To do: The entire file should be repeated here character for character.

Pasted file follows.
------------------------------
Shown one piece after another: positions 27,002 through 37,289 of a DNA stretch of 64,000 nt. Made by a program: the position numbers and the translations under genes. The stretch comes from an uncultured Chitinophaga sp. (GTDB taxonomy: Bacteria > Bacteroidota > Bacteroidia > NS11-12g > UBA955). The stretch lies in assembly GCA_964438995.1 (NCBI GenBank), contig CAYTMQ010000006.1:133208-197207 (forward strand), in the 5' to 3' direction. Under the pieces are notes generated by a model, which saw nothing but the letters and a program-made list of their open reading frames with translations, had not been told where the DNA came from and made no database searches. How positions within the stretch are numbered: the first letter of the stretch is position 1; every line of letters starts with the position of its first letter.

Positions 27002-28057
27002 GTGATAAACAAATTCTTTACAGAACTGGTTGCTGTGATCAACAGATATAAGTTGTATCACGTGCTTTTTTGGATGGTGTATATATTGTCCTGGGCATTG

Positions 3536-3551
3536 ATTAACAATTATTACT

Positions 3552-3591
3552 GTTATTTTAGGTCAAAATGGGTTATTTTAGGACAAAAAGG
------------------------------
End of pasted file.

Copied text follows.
Shown one piece after another: positions 27,002 through 37,289 of a DNA stretch of 64,000 nt. Made by a program: the position numbers and the translations under genes. The stretch comes from an uncultured Chitinophaga sp. (GTDB taxonomy: Bacteria > Bacteroidota > Bacteroidia > NS11-12g > UBA955). The stretch lies in assembly GCA_964438995.1 (NCBI GenBank), contig CAYTMQ010000006.1:133208-197207 (forward strand), in the 5' to 3' direction. Under the pieces are notes generated by a model, which saw nothing but the letters and a program-made list of their open reading frames with translations, had not been told where the DNA came from and made no database searches. How positions within the stretch are numbered: the first letter of the stretch is position 1; every line of letters starts with the position of its first letter.

Positions 27002-28057
27002 GTGATAAACAAATTCTTTACAGAACTGGTTGCTGTGATCAACAGATATAAGTTGTATCACGTGCTTTTTTGGATGGTGTATATATTGTCCTGGGCATTG

Positions 3536-3551
3536 ATTAACAATTATTACT

Positions 3552-3591
3552 GTTATTTTAGGTCAAAATGGGTTATTTTAGGACAAAAAGG